say the verbal cue ONE TIME
give the hand signal
wait for the response
tell your dog they did a good job, then give a treat (or several)
Say the verbal cue ONE TIME. Don't nag your dog by repeatedly saying "Sit!Sit!Sit!Sit!"
It doesn't matter what you name the behavior. Dogs can learn in any language. You can even invent your own! What matters is that a cue can only mean one thing.
'Down' either means lay on the ground OR get off the couch/counter/person/etc. It can't mean both. 'Come' either means run to me OR walk with me. It can't mean both.
Note: For deaf dogs, say a verbal cue anyway. We are a verbal species and trying to NOT say it makes us act a little weird which can be confusing for our dog.
Give the Hand Signal
Dogs learn hand signals faster than they learn words. It's also helpful later in life if they lose their hearing.
Say the verbal cue and THEN give the hand signal. Don't do both at the same time because your dog won't learn the verbal cue. They will only pay attention to the hand signal.
* The first four times we do a new behavior, we will use a treat to lure the dog into position.
* Then, we use a FAKE lure to get them into position but still give them a real treat.
* Then, the lure action turns into our hand signal and we stop luring.
Note: For blind dogs, touch is used in place of hand signals. They can still be lured into position for many behaviors by following the smell of the treat.
Wait at least 15 seconds to give your dog a chance to respond. If they don't, repeat Step 2. If they still don't respond, troubleshoot with the following.
* Do they feel safe? Not too anxious, not too stressed.
*Do they care enough about the treat to follow it with everything else going on around them?
* Was it easy enough for them to follow the treat? Treat held just touching their lips or nose, moved slowly so they can track it, and moved so they would be successful by following it?
* Are you pulling on their leash?
Praise and Reward
As soon as your dog responds correctly, tell your dog they did a good job! "Good", "Yes", "Awesome", "Way to Go!" Do not skip this step or you will never be able to fade out treats!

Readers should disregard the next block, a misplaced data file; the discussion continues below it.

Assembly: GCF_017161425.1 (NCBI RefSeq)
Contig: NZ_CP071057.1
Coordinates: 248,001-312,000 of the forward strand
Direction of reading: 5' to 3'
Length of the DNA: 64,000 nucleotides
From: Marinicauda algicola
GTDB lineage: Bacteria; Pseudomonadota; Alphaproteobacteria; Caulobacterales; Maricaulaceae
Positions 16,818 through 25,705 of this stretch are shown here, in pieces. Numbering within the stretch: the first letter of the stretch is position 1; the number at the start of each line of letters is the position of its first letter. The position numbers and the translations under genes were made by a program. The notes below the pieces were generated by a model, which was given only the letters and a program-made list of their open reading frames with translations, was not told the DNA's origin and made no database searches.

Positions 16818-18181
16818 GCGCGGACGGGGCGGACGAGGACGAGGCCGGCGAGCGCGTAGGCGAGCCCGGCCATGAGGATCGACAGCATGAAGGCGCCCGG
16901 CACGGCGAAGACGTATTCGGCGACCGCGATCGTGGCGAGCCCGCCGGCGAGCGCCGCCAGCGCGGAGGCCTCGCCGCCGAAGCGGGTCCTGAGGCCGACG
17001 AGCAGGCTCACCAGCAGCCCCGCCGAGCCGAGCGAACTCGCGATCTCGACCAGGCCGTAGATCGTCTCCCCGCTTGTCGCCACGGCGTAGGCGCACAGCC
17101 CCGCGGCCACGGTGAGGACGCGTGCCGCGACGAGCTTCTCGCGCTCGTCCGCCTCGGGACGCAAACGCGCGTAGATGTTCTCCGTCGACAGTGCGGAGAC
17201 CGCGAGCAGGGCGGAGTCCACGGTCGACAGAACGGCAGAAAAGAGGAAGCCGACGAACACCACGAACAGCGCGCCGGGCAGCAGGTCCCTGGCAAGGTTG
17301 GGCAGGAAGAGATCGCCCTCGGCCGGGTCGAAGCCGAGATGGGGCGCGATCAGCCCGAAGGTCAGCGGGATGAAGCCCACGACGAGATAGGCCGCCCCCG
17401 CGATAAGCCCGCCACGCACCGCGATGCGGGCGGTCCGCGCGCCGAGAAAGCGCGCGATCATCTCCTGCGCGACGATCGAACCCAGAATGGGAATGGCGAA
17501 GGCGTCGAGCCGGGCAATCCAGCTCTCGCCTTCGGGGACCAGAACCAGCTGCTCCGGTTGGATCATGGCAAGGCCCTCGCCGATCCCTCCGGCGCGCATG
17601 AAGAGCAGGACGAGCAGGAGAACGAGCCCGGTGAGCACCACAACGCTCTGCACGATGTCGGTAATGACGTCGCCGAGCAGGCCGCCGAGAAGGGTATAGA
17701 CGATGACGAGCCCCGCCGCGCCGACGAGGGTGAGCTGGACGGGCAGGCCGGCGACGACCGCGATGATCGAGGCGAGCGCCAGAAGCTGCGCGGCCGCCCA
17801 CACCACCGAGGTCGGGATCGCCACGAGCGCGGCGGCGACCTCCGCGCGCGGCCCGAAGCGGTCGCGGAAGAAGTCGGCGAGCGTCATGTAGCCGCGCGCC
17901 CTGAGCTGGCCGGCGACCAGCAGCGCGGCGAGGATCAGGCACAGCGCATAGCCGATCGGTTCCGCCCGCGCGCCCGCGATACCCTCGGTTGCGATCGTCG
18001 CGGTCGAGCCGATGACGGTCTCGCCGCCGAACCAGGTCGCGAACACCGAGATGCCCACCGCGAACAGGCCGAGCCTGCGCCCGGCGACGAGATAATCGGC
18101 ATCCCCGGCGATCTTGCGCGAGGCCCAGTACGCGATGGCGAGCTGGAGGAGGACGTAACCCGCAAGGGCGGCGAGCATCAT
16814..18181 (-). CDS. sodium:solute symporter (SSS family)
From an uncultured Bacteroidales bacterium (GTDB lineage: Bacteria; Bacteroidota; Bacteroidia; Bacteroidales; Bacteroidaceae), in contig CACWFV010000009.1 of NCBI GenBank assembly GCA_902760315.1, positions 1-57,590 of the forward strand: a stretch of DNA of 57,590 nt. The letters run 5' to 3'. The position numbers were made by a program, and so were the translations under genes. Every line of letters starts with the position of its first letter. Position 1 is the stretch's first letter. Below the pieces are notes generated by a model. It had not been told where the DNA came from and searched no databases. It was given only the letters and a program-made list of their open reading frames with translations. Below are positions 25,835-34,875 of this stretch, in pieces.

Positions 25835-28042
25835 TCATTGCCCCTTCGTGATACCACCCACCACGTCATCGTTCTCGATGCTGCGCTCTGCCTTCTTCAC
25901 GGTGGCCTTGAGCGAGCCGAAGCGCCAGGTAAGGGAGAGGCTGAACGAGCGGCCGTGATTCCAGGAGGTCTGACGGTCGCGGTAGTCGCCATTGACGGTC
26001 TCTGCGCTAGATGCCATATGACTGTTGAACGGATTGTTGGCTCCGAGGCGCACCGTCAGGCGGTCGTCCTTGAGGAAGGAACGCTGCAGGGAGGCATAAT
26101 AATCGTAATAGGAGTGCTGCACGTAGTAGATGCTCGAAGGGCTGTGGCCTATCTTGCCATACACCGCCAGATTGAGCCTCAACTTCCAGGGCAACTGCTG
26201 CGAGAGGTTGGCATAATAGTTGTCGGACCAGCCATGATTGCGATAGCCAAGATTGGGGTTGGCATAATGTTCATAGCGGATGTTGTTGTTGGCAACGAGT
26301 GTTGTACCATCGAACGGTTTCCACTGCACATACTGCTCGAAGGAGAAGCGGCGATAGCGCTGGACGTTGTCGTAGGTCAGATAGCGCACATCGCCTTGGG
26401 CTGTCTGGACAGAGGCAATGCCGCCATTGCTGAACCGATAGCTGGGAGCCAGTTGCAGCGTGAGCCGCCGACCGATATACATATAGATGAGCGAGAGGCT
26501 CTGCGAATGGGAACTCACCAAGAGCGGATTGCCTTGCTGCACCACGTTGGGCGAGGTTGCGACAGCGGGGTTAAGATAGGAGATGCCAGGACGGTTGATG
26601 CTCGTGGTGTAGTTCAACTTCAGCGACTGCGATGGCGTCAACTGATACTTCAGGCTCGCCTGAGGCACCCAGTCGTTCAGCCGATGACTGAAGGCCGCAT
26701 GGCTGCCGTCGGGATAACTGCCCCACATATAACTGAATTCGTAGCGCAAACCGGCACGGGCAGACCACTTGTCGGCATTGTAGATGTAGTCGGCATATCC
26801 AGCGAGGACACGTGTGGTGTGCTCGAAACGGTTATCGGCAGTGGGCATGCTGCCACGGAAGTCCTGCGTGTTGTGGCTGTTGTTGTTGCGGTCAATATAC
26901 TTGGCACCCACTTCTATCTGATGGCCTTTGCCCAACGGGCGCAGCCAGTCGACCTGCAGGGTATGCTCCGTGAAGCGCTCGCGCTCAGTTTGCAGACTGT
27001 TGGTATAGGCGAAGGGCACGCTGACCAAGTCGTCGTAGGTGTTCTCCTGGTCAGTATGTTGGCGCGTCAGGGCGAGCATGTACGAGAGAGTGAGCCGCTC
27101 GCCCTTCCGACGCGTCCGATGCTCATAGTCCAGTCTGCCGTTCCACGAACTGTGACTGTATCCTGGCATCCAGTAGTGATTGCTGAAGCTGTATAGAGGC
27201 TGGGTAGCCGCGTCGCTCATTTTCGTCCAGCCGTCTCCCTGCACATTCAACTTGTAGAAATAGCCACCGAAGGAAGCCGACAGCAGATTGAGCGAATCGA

AFTER you tell them they rock, THEN, give them a treat. If they did a really super job (fast, straight, etc.) then give them 3 or 4 treats in a row (not at the same time because that only counts as one to the dog).
Treats will be faded out later, but praise or at least a thank you is forever. The MORE generous you are with treats in the teaching stage, the FASTER you can stop using them.
The acquisition stage of learning is successful when:
you have something you know your dog wants
you say the verbal cue ONE TIME and give the hand signal ONE TIME and your dog responds correctly 4 times in a row
Getting requested behaviors from your dog anywhere, anytime takes time to achieve. It takes us 12 years to complete our basic education and many more for mastery. Dogs also need time, practice, and experience to achieve mastery in obedience skills. Remember that there are 3 more stages of learning after acquisition.
But, she does it at home!
Dawn always says that if the Competition Obedience judges came to her house, she'd have a garage full of blue ribbons. But, they don't. To earn a blue ribbon, dogs have to perform just as well in the ring as they do at home. It generally takes about a year of training to get dogs to that level. It takes 2 years or more to train a dog to Service Dog standards, where they can go into any public place and relax calmly at their person's feet. Most dogs can't reach that level. Service dogs are purpose-bred, and even then many of them wash out of the program.
The next stage of learning after acquisition is fluency. Fluency means the dog can do the behavior confidently, smoothly, and correctly every time. The behavior has become "muscle memory", and they don't even really have to think about it.
It's like learning to drive a car. At first, you have to think about every step of the process. It takes a lot of concentration and focus. If you've been driving for a while, you probably don't think about it at all. You might even arrive somewhere and realize you don't even remember how you got there because your mind was on something else. THAT is fluency.
Stage 3 of learning is generalization. This is when your dog can do the behavior anywhere, regardless of what is going on around them. It's what we ultimately want as dog guardians, to be able to get our dog to Sit in the vet clinic waiting room where other dogs, cats, people, and sometimes other animals are milling around. Your dog will NOT likely be able to do that after only the acquisition stage!
Generalization takes time, maturity, and lots of practice under different circumstances. Suzanne Clothier calls it 'Green Eggs and Ham dog training'. Can you do it in a house? Can you do it with a mouse? Can you do it here or there? Can you do it everywhere?
Use it or lose it. Integrate your dog's skills into everyday life. Even after treats have been faded, give them one every now and then to keep the behaviors strong. Behaviors that aren't rewarded will eventually extinguish. The less intrinsically rewarding the behavior is for the dog, the more you will need to give extrinsic rewards like food to keep the behavior strong.
Fluency comes with practice. Once acquisition is reached, stop giving a treat for every response. Only give a treat for the BEST ones.
Generalization also comes with practice. Set up 'real-life' situations and practice. Don't wait until the real thing happens. For example, if you want your dog to go to their bed when someone comes to the door, invite some friends over for beer and pizza and have them come to the door over and over and over while you and your dog practice what to do. If you wait for someone to really come to the door, you won't get the behavior you want.
The next level course, CGC Prep, helps you with achieving Fluency and Generalization.